Skip to main content
Log in

Genetics correlates with lung function and nocturnal ventilation in myotonic dystrophy

  • Original Article
  • Published:
Sleep and Breathing Aims and scope Submit manuscript



Dystrophia myotonica (DM) is the most frequent adult-onset muscular dystrophy. Type 1 is caused by the cytosine–thymine–guanine (CTG) repeat expansion in the DM protein kinase gene. Respiratory muscle weakness and altered central ventilatory control lead to hypercapnia and lung volume restriction.


This study aims to review the respiratory involvement in DM patients and study its relation with genetics.


Retrospective study of patients with DM referred for respiratory assessment was made. Noninvasive ventilation (NIV) was considered to daytime hypercapnia or symptoms of nocturnal hypoventilation.


Forty-two consecutive patients (37.9 ± 13.6 years) were evaluated. Mean CTG length was 642.8 ± 439.2 repeats. In the first evaluation, mean forced vital capacity (FVC) was 74.4 ± 20.2 %, maximal expiratory pressure (MEP) 35 ± 16 %, maximal inspiratory pressure 52 ± 23 %, peak cough flow (PCF) 327.3 ± 97.7 L/min, arterial pressure of oxygen 79.7 ± 11.3 mmHg, arterial pressure of carbon dioxide 45.5 ± 6.2 mmHg, overnight minimal peripheral oxygen saturation (SpO2) 79.6 ± 11.6 %, and apnea–hypopnea index 13.9 ± 9.9. CTG length was found to be related with MEP (r = −0.67; p = 0.001) and SpO2 (r = −0.37; p = 0.039). NIV was started in 25 patients. Ventilated patients had lower FVC (2.19 to 3.21 L; p < 0.001) and PCF (285.3 to 388.5 L/min; p = 0.003) and more CTG repeats (826.6 to 388.5 repeats; p = 0.02). NIV compliance was poor in seven patients (28 %) and related with hypercapnia (r = 0.87; p = 0.002) and inspiratory positive airway pressure setting (r = 0.65; p = 0.009). Ventilation improved symptoms and nocturnal hypoventilation. Comparing the first and last evaluations, only PCF was significantly lower (275.0 to 310.8 L/min; p = 0.019).


Ventilatory insufficiency is very common in patients with DM and CTG length may be useful to predict it. Prolonged NIV improves symptoms, nocturnal hypoventilation and maintains daily blood gases. Routine evaluation of PCF should not be forgotten and assisted coughing training provided.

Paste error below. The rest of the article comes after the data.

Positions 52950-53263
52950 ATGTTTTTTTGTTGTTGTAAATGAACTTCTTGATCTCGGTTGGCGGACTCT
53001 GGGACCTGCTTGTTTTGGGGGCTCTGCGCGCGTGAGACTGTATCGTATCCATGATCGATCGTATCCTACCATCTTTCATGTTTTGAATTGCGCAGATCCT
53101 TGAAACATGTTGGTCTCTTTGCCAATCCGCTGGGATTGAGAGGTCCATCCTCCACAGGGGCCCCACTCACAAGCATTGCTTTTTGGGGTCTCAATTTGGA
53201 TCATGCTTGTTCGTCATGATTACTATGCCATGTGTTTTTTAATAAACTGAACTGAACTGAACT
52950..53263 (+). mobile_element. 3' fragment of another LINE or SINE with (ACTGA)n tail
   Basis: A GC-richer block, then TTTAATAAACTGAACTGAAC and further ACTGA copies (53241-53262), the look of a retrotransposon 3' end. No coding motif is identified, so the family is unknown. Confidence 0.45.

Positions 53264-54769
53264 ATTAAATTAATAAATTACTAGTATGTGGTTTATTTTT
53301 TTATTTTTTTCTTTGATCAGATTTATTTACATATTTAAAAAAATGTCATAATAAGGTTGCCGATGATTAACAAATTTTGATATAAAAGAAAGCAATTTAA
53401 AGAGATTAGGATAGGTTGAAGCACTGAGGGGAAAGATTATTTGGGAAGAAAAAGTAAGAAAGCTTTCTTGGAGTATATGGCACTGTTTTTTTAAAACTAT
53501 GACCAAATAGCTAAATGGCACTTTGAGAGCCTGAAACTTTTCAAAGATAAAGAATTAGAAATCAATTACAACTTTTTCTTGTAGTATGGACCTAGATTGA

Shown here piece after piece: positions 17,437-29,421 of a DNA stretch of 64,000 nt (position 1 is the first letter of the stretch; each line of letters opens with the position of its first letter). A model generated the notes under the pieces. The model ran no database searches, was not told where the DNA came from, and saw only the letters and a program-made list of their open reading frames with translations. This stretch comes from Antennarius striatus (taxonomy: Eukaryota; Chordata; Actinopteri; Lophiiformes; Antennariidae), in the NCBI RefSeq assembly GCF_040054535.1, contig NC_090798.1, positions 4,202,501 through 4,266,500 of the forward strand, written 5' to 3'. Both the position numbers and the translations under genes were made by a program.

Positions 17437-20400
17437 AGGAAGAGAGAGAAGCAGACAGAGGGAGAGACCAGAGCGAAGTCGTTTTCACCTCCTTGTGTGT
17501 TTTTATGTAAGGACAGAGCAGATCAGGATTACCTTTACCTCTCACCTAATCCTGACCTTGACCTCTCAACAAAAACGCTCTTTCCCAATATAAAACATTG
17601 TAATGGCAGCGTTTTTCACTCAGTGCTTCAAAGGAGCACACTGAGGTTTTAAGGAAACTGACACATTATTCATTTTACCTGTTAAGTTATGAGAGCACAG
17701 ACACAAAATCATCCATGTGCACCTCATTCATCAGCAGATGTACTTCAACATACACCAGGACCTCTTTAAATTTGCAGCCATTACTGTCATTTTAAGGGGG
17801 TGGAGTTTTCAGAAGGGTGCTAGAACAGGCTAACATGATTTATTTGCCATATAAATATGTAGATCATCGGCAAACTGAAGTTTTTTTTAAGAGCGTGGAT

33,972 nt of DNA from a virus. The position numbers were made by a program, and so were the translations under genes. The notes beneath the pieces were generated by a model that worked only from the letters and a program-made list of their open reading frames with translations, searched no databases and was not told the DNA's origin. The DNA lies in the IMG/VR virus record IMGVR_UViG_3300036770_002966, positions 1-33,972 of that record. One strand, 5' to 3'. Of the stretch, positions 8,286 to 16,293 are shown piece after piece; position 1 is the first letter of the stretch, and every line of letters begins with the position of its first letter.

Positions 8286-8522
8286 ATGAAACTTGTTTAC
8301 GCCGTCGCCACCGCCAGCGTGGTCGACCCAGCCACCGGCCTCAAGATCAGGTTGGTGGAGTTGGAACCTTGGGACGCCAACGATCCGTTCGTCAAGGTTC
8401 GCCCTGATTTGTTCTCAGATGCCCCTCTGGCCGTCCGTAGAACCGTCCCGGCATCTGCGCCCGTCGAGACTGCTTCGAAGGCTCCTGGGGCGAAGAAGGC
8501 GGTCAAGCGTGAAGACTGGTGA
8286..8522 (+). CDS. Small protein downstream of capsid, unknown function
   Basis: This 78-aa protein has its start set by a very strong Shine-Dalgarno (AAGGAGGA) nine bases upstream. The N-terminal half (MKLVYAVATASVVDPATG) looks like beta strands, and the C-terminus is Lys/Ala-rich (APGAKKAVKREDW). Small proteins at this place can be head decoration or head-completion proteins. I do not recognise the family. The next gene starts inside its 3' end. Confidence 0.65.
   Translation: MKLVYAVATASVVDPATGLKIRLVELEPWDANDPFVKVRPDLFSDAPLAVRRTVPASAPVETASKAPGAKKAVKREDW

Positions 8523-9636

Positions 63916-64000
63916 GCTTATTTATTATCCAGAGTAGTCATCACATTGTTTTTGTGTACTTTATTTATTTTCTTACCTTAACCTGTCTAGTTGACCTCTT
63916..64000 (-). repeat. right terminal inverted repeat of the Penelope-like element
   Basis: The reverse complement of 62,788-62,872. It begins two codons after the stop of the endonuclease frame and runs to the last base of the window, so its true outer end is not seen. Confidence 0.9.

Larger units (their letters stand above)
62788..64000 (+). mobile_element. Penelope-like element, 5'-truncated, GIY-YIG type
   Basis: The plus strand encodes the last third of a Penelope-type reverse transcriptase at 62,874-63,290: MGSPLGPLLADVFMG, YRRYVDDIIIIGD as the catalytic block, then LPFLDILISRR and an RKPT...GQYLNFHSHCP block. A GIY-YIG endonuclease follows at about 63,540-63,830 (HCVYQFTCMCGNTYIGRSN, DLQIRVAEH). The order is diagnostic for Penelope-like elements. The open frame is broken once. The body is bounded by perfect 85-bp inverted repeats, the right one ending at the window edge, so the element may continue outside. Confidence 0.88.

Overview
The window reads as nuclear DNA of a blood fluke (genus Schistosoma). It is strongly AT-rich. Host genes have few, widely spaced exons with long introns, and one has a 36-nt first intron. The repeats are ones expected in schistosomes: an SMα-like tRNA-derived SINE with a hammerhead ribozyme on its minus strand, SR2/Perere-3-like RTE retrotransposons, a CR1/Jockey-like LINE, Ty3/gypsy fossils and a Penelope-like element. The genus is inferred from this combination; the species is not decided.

This is a preview of subscription content, log in via an institution to check access.

Access this article

Price excludes VAT (USA)
Tax calculation will be finalised during checkout.

Instant access to the full article PDF.

Fig. 1
Fig. 2
Fig. 3
Fig. 4

Similar content being viewed by others


  1. Mc Kim A, Road J, Avendano M, Abdool S, Côté F, Duguid N, Fraser J, Maltais F, Morrison DL, O’Connell C, Petrof BJ, Rimmer K, Skomro R (2011) Home medical ventilation: a Canadian thoracic society clinical practice guideline. Can Respir J 18(4):197–215

    Google Scholar 

  2. Siciliano G, Manca ML, Gennarelli M, Angelini C, Rucchi A, Iudice A, Miorin M, Mostacciuolo ML (2001) Epidemiology of myotonic dystrophy in Italy: re-appraisal after genetic diagnosis. Clin Genet 59:344–349

    Article  PubMed  CAS  Google Scholar 

  3. Huang CC, Kuo HC (2005) Myotonic dystrophies. Chang Gung Med J 28:517–526

    PubMed  Google Scholar 

  4. Marchini C, Lonigro R, Verriello L, Pellizzari L, Bergonzi P, Damante G (2000) Correlations between individual clinical manifestations and CTG repeat amplification in myotonic dystrophy. Clin Genet 57:74–82